The Wisdom Blog: Classic & Contemporary Buddhism

Foreword to Fathoming the Mind by Dzongsar Jamyang Khyentse

by Tenzin
November 8, 2018
Thu, 11/08/2018 - 09:51 -- Tenzin

It’s a dialogue that I confess I have avoided like the plague, mainly because I despair that Buddhists, let alone Mahāsaṇdhi practitioners, and scientists can even speak the same language in order to communicate genuinely. And so I am intrigued to see Alan Wallace engage in that discourse with such personal passion. 

It is said that to bump into or hear the term Mahāsaṇdhi or Dzokchen even accidentally will supposedly make our precious human bodies worthy and meaningful. So in that context, I rejoice that Alan Wallace’s translation of the Vipaśyanā chapter of Vajra Essence is now making some of these extraordinarily precious teachings available to a wider audience. I can only pray that at least a handful of those with the good fortune to seize this opportunity will not only hear but fully understand, practice, and realize the wisdom these teachings convey.

In this text, Düdjom Lingpa—one of the greatest masters and treasure revealers of the nineteenth century—explains the quintessential view of Buddhism with utmost clarity. But he does so in a unique way that requires no blind leap of faith on the part of the reader and practitioner.

On the contrary, in Düdjom Lingpa’s pure vision, the teacher, Samantabhadra, manifesting as Padmasambhava, engages with interlocuters who give eloquent voice to the coarse and subtle doubts and objections to the Buddhist view that arise in our very own mind and practice as projections of our reasoning intellect. In the ensuing dialogue, we recognize all our own qualms, worries, questions, and uncertainties to which Samantabhadra responds with precision, skill, and patience. Through the method of that remarkable interchange, this treasure teaching is perfectly suited to our present age of doubt and questioning.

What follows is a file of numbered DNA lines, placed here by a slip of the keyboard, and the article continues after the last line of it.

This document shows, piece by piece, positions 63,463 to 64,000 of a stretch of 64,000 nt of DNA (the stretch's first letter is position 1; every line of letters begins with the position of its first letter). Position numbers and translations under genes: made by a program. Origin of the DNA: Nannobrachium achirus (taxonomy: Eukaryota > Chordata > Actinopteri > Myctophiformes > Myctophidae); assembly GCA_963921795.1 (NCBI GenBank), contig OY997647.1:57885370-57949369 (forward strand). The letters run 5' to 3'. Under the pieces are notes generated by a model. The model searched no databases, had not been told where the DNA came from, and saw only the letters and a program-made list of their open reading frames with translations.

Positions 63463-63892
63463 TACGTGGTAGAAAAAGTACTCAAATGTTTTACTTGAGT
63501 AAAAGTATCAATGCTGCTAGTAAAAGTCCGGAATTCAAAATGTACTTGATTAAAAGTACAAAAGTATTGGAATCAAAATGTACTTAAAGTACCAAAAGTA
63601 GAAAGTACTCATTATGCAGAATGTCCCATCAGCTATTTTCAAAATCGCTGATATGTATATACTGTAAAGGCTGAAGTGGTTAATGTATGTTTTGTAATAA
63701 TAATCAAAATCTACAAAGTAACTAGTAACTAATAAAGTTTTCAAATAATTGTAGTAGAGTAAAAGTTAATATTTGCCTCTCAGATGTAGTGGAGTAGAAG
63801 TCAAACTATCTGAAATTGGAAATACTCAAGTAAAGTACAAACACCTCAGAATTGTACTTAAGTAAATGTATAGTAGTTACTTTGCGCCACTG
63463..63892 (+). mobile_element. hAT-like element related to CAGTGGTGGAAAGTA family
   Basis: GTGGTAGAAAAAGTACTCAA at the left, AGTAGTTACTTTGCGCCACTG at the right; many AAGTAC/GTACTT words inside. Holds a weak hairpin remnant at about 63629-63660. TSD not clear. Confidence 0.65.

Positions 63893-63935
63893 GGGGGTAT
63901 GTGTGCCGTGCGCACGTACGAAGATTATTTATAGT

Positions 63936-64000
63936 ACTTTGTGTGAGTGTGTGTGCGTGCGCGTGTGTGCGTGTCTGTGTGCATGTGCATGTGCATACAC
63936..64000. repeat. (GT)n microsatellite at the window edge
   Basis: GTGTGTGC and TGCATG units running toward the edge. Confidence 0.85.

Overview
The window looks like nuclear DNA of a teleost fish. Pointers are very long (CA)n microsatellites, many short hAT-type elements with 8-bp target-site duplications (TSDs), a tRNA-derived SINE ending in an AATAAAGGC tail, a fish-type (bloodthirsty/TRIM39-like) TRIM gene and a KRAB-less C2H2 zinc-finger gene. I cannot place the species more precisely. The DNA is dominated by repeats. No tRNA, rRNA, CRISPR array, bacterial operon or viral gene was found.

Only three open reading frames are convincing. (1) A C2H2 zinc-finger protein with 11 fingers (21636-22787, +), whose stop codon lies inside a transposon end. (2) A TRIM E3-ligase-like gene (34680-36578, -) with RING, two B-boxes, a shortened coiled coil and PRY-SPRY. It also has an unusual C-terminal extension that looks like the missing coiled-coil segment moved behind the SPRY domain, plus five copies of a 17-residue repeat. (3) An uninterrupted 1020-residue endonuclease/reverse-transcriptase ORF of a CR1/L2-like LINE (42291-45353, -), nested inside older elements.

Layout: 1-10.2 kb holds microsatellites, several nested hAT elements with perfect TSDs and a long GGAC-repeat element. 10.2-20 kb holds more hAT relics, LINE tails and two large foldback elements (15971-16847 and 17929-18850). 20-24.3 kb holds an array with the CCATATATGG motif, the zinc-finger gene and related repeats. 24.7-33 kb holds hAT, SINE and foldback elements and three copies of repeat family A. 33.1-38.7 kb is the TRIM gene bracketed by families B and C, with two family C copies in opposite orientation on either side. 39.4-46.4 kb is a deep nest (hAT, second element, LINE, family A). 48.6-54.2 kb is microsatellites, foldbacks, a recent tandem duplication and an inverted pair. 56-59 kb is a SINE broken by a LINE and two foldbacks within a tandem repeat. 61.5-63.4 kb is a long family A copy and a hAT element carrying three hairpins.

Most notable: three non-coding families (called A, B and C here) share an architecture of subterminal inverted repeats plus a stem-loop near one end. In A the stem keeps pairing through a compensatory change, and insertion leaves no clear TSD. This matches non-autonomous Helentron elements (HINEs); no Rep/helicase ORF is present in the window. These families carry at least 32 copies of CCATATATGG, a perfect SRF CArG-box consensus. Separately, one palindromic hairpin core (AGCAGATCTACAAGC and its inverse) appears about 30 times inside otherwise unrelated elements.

But there is another dialogue that pervades virtually every chapter of this book. It’s a dialogue with science and its various branches and methods—from physics, behaviorism, and neuroscience to empiricism and quantum mechanics.

It’s a dialogue that I confess I have avoided like the plague, mainly because I despair that Buddhists, let alone Mahāsaṇdhi practitioners, and scientists can even speak the same language in order to communicate genuinely. And so I am intrigued to see Alan Wallace engage in that discourse with such personal passion. I also find myself both cheering on his trenchant critique of scientific materialism and being a bit skeptical of his hopes for genuine collaborative research between Buddhists and scientists.